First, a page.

There's an interesting discussion going on over at David Glasner's excellent Uneasy Money blog, dealing with what Keynes had to say in the General Theory about saving and investment and how that fed into his theory of the rate of interest. This is an area which we tend to take very much for granted, and it's one of several points of theory with regards to which you could argue that we have discarded the economics of the General Theory and simply slapped the label "Keynesian" onto what is really AC Pigou's macro model.
Keynes is quite clear about S and I in the General Theory: each is the gap between income and consumption, and since each equals Y-C, they must be equal. They are, however, behaviourally different: Investment is a choice variable in an intertemporal optimization problem, but saving is not - it is consumption which is the choice variable in the household's intertemporal utility maximization problem. Keynes had not forgotten Frank Ramsey's work on saving, he did see the individual household as solving an intertemporal optimization problem - see the chapters in the General Theory on the propensity to consume - , it was just that he took the view that, especially in the short run, income was the predominant determinant of saving. Further, whatever decisions the individual household might be making, in the aggregate saving had to be equal to investment by definition, and the equality was not driven by saving.
The important thing, to Keynes, was what this meant for the determination of interest rate. Since S was always identically equal to I by definition, the interest rate could not be a price which equated S and I, so it must be determined somewhere else in the economy. This tied into his criticism of the way standard texts of his time treated interest rate policy - if the rate of interest, r, was determined by the S(r) and I(r) schedules, how was it that the central bank could influence r? What did monetary policy affect, S or I, and note that in the classical model this effect would have to involve a shift of whichever of the curves it was operating on, not a movement along it (or them).
Keynes' answer to this was that the rate of interest was determined by portfolio choices; not the level of saving but the way individuals allocated their savings across financial assets. The default choice of holding savings was in the form of money (in the General Theory, money pretty broadly defined) and here Keynes agreed with Irving Fisher that the fact that money is, by definition, something which confers complete liquidity on its holder means that there is a liquidity return for holding cash (including certain types of bank money) and this liquidity return creates a certain preference for liquidity. The rate of interest, then, depends on how strong this preference for liquidity is and what kind of return it takes to get people to put part of their savings (the level of which in the aggregate is determined by income) into non-monetary, interest bearing assets.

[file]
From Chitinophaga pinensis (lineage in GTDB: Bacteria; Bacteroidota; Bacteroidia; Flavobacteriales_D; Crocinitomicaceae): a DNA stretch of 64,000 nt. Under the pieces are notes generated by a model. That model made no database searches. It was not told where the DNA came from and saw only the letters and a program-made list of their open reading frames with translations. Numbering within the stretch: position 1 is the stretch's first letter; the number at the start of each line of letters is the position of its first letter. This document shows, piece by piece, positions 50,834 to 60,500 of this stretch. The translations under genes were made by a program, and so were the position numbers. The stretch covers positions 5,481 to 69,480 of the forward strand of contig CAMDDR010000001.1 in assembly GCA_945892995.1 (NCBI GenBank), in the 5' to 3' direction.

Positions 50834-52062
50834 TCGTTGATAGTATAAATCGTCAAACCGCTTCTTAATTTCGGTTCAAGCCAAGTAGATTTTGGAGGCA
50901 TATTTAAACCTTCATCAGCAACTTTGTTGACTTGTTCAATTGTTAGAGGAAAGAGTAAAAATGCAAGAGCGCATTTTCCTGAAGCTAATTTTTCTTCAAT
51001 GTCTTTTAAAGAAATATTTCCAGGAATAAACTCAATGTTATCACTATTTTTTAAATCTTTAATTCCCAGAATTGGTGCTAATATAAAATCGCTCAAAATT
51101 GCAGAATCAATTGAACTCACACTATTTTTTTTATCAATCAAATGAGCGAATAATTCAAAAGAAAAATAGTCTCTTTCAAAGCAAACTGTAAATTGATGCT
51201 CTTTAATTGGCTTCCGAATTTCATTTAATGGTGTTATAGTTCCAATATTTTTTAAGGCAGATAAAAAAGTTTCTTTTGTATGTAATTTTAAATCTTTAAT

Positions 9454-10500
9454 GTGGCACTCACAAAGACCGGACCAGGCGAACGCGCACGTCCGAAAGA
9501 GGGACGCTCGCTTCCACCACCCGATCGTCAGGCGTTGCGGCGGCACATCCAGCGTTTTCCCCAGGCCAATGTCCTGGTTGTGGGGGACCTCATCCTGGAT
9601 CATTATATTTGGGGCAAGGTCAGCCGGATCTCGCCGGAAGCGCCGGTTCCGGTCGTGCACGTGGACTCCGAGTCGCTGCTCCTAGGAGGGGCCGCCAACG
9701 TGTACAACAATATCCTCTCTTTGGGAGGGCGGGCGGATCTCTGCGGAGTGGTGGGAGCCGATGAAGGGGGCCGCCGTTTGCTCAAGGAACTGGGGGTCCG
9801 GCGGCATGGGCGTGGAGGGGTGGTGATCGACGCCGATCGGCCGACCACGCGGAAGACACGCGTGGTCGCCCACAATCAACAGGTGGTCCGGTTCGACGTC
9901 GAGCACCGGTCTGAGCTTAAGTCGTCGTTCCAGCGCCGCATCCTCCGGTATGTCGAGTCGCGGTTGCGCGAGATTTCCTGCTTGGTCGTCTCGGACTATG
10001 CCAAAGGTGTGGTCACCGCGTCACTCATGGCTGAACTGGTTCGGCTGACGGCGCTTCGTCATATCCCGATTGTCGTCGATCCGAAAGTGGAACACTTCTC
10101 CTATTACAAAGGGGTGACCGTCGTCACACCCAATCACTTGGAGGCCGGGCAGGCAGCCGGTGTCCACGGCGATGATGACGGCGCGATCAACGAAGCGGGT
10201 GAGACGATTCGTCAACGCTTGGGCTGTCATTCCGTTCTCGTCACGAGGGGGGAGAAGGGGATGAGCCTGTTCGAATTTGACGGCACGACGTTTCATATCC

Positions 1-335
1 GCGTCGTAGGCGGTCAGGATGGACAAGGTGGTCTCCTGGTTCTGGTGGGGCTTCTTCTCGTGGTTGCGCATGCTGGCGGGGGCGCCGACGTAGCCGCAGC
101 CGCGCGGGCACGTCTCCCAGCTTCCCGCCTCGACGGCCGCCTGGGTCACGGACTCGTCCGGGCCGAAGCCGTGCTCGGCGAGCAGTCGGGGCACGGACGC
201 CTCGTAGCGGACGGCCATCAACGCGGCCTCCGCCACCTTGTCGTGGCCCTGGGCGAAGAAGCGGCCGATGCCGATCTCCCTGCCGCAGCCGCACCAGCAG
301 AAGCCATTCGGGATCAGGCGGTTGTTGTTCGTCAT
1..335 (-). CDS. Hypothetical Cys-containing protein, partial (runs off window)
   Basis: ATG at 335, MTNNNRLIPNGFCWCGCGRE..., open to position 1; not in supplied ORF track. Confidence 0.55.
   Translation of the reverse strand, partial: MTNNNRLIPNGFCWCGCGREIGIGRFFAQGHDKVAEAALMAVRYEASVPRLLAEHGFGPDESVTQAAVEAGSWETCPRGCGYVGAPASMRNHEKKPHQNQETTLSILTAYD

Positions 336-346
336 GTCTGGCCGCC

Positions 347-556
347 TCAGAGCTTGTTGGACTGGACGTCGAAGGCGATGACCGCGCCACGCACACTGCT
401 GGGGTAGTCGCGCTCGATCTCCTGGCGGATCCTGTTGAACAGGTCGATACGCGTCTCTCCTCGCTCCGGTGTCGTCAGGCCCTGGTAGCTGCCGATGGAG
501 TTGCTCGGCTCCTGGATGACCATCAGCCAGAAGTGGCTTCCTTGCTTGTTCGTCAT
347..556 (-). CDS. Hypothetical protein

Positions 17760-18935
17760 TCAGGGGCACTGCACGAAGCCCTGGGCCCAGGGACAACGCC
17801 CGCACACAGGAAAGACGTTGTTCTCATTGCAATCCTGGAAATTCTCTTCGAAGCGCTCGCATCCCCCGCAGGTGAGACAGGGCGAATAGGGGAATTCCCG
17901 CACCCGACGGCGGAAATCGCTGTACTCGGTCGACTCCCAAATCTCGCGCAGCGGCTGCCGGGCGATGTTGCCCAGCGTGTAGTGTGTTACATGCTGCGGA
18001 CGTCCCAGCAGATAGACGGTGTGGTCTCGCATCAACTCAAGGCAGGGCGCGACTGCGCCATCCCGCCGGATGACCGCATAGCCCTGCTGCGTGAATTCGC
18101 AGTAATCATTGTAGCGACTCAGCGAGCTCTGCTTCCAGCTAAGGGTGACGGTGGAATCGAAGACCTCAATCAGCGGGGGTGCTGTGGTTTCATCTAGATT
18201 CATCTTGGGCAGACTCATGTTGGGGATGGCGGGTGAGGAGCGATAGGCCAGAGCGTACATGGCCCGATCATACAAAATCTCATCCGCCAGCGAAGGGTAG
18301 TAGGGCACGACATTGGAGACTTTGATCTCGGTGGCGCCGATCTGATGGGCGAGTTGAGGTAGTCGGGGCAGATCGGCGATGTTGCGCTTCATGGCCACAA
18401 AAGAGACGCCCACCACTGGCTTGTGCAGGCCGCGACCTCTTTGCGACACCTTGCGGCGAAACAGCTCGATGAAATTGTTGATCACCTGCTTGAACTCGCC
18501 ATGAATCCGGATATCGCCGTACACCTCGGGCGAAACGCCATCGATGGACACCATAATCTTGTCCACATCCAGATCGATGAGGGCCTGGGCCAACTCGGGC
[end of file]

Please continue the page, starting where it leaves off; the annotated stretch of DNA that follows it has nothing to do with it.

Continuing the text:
Keynes knew, by the way, that there was more than one interest rate - in the General Theory he simply assumed for simplicity that the spectrum of rates across duration and risk of assets was stable, so that a change in the short term rate would serve as an index of the shift in the whole spectrum of rates. He also assumed that what mattered for economic purposes was the long term rate of interest - that was what drove Investment spending - but he held that the bank rate could influence the long term rate in a stable manner. Hawtrey argued that it was the short term rate itself which mattered and further that, if you looked at data over a Century of Bank Rate, you'd find that the relation between long and short rates wasn't so stable after all.
When we consider what Keynes had to say about S=I it's important to remember that he was trying to counter three theoretical arguments. There was the classical one which we're familiar with, to the effect that S equalled I because the interest rate made it so. But in addition to that, there was Hawtrey's argument that I equalled S plus any new bank credit which the banks created to finance investment that period. And, ironically, there was Keynes' own model from the Treatise on Money, according to which (using what he later admitted was a non-intuitive definition of income) investment could differ from saving. In the Treatise, the central bank could influence the market rate of interest (exactly how was rather taken for granted) and Keynes defined a natural rate of interest as the rate which would make S = I (using to the definitions of the Treatise). So he had to convince people that his own earlier writings had been wrong. Thus what he needed to do if he wanted to convince people of what was really important, i.e. his monetary theory of the rate of interest, was to convince them that S had to equal I by definition.
There's much more in the Uneasy Money post, in particular about Keynes' comments on Irving Fisher's concept of the real rate of interest, but commenting on that'll wait for another post.